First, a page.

The march out of summer
  |  First Published: March 2017

This month signifies the start of a slow march out of summer. This march is so slow that March tends not to involve any slow fishing at all. Even though it’s technically autumn, the fishing is still as hot as it gets.

This month generally sees the peak of the offshore action. The mackerel are in full swing and can be found from the inshore reefs and out to the islands. Spanish mackerel tend to move around with the warm water as the current moves in and out. Spotted mackerel, by contrast, have been staying close to shore, even during the colder side of the temperature fluctuations.

Stickbaits continue to grow as one of the more popular lures for targeting these fish. Using your sounder to find the bait and mackerel schools enables you to set up your boat to drift silently through the school rather than trolling around under motor with a live bait. Stickbaits are easy to cast long distances and can be worked reasonably fast, so you can cover the water all around the boat.

The other advantage of stickbaits is that you can retrieve them in a variety of ways. You can opt to retrieve them on or near the surface, or let them sink down under the bait schools and work them up. On top of this, stickbaiting catches fish of many different species, and the hits can be extremely aggressive. There aren’t many more exhilarating experiences than watching a mackerel launch 10ft in the air with your lure in its mouth. This month the stickbaits will be mostly aimed at mackerel.

There are some large cobia around that have been popping up to add some variety. There have been mahimahi up for grabs in any water over 24°C, but if you want to catch some of these you will need to find the structure. The FAD, the wave buoy and the fish traps are what you’re searching for. If the warm water has reached the islands though, you should find the mahimahi around the washes and underwater pinnacles.

The snapper are always active on the Coffs Coast and this last month has been no different. There have been mostly smaller fish closer inshore, with many of the larger fish coming from reefs further offshore in 50-90ft of water. Plastics and slow jigs have been bringing most of the results.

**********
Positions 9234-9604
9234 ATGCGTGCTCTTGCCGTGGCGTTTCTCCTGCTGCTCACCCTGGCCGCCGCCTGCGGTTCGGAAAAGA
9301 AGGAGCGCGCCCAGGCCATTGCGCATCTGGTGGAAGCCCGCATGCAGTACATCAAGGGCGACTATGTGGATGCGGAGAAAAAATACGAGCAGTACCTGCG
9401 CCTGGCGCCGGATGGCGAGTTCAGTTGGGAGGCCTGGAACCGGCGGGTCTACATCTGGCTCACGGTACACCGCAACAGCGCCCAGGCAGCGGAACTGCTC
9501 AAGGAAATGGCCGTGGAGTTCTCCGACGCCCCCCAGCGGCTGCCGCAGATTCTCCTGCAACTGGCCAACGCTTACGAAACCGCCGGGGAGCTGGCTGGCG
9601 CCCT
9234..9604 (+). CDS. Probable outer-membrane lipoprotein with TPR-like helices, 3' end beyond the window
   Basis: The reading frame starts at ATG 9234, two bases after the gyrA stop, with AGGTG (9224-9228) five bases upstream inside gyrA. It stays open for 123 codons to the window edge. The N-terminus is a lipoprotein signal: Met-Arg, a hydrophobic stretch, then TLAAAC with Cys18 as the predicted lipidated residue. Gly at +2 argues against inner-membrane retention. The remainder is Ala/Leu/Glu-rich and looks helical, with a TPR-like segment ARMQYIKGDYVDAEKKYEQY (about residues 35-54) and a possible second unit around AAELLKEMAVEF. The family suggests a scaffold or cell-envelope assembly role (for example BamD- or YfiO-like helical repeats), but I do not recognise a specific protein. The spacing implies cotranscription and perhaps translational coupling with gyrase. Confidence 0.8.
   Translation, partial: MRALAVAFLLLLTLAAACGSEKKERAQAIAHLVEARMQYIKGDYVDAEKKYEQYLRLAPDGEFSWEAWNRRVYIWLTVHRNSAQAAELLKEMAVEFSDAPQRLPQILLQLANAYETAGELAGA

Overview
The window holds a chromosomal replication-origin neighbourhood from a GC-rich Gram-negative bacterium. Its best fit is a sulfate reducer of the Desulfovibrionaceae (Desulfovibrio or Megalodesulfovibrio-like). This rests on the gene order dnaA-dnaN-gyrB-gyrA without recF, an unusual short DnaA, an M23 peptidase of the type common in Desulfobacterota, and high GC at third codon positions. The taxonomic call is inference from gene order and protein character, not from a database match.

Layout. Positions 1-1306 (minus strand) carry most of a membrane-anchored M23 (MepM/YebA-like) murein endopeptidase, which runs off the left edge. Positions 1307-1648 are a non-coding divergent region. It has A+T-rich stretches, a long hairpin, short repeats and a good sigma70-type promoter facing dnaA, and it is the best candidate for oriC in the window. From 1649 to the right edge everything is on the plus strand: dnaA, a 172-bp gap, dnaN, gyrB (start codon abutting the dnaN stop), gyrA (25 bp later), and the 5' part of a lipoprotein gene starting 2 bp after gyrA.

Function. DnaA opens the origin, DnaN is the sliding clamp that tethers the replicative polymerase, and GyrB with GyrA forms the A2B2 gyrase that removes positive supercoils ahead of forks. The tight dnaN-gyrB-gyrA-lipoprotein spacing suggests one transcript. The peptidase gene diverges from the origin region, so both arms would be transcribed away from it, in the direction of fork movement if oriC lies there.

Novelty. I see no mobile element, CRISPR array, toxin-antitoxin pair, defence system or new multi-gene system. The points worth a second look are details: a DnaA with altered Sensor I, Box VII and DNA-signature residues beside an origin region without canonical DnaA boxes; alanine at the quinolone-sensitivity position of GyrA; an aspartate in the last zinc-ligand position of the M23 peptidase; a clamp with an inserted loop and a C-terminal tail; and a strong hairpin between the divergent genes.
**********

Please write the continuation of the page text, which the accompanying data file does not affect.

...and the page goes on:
In the estuaries the mangrove jacks have been dominating the story for many anglers. The hot muggy mornings and evenings have produced plenty of jack action. Jerkbaits and surface lures have been undoing most fish. The live baits still get good fish but you are pretty committed to a snag once you drop your live bait in. Throwing lures around allows you to have a more active session.


The hot weather has also been affecting the fishing up on the Dorrigo Plateau. The heat this summer has created some very tough conditions in the trout streams. The effect of the heat has been reduced slightly by the rain that we’ve had. These trying conditions can be used to narrow down your target areas for trout fishing. The tree-lined sections of the smaller streams are fishing the best up on top of the range, and there have been good trout caught well down into the major river systems.

The heat has not had any detrimental effect on the bass fishing, and the sticky summer evenings have been producing a lot of surface action in the local freshwater creeks and rivers. Even the slower Orara River has been producing reasonable bass as well as the odd accidental eastern cod.

As we slowly march away from summer, I hope your fishing stays as hot as the weather.

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